One of the most important factors is the electrical conductivity (EC), a measure of total soluble salts. Water with a low EC (0.0 to 0.5 mS/cm) is advantageous because high soluble-salt levels are less likely to accumulate in the root substrate, and leaching is not necessary. Plant species vary in their tolerance to high EC, which can stunt plant growth, induce wilting even though the substrate is moist, and cause marginal leaf burn especially in sensitive crops such as New Guinea impatiens, pentas, and ferns. High substrate EC levels can be managed by periodic leaching. See chapter 3 for more information on EC management. Reverse osmosis (discussed in High Soluble Salts) can be used when water EC is too high.
Other equally important measures are pH and alkalinity. The ideal water pH is in the range of 5.4 to 7.0, and alkalinity between 0.8 to 1.3 meq (40 to 65 ppm HCO3-), although a broader range in levels can be successfully managed. Water pH is important for dissolution and efficacy of chemicals and pesticides. Check the ideal solution pH range of agrichemicals from the pesticide label or manufacturer. Water that is high in alkalinity (which can be considered as dissolved liming content) results in higher pH of the growing substrate (the "substrate pH") over time, resulting in deficiencies in micronutrients such as iron. Conversely, water with low alkalinity is often also low in dissolved calcium and magnesium (which therefore need to be incorporated in fertilizer) and increases the likelihood that iron and manganese toxicity will result from excessive uptake of those elements when the substrate pH is low. Treatment options for alkalinity are discussed in the Alkalinity section.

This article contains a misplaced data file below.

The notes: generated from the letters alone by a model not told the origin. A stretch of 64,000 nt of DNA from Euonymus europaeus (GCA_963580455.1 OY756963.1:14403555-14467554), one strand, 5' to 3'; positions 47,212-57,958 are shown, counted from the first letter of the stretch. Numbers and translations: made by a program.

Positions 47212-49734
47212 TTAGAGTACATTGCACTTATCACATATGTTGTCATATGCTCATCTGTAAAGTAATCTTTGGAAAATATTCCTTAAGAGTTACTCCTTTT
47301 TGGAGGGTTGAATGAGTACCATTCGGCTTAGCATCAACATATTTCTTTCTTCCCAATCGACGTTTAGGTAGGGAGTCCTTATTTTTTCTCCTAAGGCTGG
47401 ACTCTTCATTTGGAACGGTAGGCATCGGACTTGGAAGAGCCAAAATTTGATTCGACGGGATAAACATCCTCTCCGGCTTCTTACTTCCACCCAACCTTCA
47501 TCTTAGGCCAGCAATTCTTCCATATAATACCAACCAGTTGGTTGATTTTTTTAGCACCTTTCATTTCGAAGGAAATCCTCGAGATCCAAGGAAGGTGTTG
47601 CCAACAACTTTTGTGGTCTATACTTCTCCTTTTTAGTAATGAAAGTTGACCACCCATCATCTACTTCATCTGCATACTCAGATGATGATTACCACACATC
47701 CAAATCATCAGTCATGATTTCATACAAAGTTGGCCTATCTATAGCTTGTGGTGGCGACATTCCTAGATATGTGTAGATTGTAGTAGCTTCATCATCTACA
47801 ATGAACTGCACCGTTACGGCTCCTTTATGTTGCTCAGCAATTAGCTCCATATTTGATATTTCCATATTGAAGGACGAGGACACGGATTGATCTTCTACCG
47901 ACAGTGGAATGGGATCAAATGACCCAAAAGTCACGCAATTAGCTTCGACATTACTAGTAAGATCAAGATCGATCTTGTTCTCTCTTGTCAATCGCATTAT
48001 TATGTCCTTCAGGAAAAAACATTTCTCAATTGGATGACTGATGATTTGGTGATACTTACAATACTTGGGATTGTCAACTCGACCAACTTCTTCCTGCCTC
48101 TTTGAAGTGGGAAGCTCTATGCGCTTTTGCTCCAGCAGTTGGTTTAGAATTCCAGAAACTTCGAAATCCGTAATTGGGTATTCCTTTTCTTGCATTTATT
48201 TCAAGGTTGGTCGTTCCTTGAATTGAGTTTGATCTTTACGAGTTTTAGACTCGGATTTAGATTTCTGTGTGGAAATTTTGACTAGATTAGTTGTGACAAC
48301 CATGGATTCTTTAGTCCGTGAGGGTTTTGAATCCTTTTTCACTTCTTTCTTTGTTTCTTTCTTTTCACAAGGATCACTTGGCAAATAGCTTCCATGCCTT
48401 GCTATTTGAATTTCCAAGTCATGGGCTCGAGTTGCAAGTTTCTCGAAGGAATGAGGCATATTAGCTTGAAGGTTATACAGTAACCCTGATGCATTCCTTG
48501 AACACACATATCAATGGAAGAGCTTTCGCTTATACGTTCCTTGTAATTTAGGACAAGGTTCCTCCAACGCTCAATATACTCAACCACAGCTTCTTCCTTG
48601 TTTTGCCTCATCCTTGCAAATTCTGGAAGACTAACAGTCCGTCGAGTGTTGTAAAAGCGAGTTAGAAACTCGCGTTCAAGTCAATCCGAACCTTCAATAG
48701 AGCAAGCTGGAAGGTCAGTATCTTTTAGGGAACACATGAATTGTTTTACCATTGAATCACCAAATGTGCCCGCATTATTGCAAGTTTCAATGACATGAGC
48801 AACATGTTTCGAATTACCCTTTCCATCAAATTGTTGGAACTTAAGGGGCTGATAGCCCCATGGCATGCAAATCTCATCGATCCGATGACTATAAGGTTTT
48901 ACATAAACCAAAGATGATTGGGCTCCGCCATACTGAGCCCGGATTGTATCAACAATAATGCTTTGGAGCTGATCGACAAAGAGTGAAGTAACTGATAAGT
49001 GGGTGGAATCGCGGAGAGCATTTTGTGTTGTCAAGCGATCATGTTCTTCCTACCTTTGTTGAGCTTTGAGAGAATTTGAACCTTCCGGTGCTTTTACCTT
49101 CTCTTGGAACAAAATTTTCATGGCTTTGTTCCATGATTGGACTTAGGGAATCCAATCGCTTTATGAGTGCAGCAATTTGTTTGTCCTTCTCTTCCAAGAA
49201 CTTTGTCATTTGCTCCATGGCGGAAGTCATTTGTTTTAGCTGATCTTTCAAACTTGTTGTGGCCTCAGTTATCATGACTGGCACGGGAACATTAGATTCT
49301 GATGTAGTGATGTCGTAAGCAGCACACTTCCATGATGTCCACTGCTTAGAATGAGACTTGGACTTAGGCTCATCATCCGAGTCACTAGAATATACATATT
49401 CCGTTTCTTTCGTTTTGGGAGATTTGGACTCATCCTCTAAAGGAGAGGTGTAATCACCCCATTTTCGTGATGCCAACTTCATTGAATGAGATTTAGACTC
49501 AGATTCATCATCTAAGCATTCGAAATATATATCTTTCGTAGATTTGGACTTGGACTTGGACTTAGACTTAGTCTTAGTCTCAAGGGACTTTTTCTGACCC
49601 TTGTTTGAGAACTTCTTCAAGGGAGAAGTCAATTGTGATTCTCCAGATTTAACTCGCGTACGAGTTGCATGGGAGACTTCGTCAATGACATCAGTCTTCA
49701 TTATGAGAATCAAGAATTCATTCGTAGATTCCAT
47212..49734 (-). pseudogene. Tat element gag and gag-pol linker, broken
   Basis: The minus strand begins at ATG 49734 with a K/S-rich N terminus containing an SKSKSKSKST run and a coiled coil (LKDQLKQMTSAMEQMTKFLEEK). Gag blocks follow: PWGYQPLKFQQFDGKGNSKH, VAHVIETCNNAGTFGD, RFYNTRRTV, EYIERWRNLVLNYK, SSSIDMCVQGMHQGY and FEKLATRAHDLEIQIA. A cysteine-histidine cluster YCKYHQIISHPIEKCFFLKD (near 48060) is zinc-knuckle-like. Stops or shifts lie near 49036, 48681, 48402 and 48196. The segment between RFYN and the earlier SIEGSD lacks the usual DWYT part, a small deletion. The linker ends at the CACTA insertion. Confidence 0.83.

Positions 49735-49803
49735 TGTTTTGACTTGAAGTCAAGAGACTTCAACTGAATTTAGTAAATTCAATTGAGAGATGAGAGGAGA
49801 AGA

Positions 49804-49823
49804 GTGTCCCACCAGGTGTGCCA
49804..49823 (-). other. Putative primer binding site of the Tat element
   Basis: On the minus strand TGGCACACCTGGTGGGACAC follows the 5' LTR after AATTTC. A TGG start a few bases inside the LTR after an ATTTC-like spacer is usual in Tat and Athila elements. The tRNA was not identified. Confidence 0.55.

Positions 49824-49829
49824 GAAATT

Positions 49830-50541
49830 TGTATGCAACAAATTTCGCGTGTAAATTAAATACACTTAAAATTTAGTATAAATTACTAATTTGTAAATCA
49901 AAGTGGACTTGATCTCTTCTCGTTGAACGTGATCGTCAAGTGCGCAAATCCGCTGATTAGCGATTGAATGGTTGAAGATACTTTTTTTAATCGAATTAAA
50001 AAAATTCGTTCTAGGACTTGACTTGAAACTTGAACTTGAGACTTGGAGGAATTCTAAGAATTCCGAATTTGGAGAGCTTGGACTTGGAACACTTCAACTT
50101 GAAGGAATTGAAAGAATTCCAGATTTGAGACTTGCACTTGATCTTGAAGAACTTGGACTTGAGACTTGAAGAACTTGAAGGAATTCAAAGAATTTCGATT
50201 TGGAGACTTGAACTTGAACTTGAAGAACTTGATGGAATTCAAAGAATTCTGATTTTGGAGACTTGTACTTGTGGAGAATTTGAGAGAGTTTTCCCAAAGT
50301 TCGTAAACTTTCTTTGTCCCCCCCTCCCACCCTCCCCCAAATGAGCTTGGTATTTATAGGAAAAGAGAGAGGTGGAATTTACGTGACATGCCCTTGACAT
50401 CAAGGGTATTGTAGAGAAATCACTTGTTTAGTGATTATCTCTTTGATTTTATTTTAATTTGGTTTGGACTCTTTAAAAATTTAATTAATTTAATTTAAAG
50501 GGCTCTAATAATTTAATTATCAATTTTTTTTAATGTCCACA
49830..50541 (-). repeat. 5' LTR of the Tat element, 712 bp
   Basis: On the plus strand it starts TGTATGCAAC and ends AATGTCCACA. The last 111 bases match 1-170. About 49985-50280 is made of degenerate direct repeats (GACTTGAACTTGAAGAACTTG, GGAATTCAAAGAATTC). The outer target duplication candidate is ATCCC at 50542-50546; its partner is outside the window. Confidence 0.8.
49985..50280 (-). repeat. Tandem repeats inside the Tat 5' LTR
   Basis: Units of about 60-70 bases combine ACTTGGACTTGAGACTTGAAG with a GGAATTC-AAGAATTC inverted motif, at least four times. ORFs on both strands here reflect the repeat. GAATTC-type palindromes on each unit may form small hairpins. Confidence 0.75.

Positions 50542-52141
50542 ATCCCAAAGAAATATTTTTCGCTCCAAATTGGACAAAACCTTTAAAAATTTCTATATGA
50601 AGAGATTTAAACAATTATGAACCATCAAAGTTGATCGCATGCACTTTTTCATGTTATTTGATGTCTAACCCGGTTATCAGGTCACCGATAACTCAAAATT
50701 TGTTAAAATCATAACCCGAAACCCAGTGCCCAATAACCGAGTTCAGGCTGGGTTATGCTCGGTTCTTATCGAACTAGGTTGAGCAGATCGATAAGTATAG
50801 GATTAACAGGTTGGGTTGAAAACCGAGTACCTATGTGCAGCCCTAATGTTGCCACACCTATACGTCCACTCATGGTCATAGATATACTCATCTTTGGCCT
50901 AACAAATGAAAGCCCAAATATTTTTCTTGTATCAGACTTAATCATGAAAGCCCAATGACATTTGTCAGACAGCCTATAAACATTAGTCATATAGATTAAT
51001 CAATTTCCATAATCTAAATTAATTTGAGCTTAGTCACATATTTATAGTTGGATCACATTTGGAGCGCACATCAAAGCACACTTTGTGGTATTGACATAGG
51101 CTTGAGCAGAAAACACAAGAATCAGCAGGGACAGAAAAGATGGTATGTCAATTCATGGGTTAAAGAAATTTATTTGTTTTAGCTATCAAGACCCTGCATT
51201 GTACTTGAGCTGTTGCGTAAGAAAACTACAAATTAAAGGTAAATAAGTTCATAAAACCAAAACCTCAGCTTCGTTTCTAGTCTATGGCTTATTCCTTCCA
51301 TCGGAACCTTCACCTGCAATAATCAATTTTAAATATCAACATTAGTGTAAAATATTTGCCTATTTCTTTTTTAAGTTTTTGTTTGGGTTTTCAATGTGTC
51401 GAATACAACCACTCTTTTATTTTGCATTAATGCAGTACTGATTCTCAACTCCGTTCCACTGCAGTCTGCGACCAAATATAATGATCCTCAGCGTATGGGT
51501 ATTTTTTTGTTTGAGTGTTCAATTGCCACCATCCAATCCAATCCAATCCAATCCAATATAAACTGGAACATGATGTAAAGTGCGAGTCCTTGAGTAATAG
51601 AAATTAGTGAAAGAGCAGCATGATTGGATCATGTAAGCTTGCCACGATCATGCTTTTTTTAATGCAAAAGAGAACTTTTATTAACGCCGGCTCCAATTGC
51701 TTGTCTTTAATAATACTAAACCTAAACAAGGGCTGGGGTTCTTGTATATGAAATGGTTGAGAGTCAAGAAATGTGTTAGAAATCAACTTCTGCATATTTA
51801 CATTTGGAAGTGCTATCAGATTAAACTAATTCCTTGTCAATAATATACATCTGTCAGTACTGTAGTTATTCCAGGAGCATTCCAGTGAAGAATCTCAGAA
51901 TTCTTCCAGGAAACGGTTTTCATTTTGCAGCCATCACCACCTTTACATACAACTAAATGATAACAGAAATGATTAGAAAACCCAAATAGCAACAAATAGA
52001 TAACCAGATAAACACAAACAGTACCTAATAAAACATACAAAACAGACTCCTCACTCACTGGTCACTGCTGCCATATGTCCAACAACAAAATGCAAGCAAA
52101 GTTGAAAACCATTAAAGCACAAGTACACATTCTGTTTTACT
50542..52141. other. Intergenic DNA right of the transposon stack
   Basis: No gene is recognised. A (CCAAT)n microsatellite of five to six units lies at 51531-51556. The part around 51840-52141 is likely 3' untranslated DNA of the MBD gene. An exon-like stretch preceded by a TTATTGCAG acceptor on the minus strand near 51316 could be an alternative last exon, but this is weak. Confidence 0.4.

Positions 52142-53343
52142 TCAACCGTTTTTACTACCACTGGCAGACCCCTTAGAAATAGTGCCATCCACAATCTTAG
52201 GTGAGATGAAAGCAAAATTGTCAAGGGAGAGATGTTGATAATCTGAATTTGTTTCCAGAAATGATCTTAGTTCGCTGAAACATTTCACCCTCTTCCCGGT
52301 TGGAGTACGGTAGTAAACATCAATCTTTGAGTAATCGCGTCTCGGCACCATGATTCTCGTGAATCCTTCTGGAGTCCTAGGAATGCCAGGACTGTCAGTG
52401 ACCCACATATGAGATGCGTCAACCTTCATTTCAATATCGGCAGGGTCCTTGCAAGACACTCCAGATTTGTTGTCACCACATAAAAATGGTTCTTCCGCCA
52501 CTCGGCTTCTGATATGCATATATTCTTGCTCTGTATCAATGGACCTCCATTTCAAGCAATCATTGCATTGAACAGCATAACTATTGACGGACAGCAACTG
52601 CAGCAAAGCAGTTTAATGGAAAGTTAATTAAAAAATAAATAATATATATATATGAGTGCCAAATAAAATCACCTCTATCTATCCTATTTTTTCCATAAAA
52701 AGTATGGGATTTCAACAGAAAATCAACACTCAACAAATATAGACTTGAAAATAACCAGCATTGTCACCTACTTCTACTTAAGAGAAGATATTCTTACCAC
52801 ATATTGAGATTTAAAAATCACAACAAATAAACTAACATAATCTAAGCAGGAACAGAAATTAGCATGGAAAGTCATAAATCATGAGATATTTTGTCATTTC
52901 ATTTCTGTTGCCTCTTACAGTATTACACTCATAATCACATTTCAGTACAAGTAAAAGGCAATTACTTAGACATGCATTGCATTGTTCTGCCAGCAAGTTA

The content of individual nutrients (i.e., N, P, K, Ca, Mg, S, B, Cu, Fe, Mn, Mo, and Zn) of the water should also be checked, along with non-nutrient ions such as Na, Cl, Al, and F. When fertigating with water-soluble fertilizers, the nutrient solution is a blend of ions in the water plus the ions added in the injected fertilizers and/or acid. Therefore, while low levels of some nutrients can be beneficial, high levels of one or more nutrients may require adjustments in the fertilizer program. If the water has high levels of nitrogen, calcium, or magnesium, less of those nutrients can be added as fertilizers. High nitrogen levels can be especially prevalent in areas with sandy soil, shallow wells, or intensive agriculture. Unfortunately, high levels of calcium, magnesium, and iron can be antagonistic to other nutrients, such as manganese or boron, and can reduce their uptake. Water that is specifically high in calcium and magnesium is known as hard water. Most plant species are tolerant of high calcium and magnesium levels, but overhead irrigation with hard water can leave unsightly white salt deposits on the foliage, especially with mist propagation. High micronutrient levels (particularly boron) can be phytotoxic. Sodium and chloride increase the water EC and can disrupt nutrient uptake, without contributing to plant growth. Ions such as aluminum and fluoride are not nutrients but can be toxic to plant growth above threshold concentrations. Treatments for preventing problems with specific ions are listed below.
Testing your water: Commercial labs
A number of commercial labs conduct water analysis for alkalinity and micronutrients. A partial listing is in table 1–2.
Testing your water: In-house
In-house testing of your water sample is an economical and easy way to monitor your pH, EC, and alkalinity levels. To determine the water pH, a quality pH meter is required. Combination pH and EC meters are an excellent choice. Expect to pay $150 or more for a combination meter, and be sure to follow instructions on storage, calibration, and use. To determine the water alkalinity level, a colormetric alkalinity test kit is required. Expect to pay $30 or more for a kit.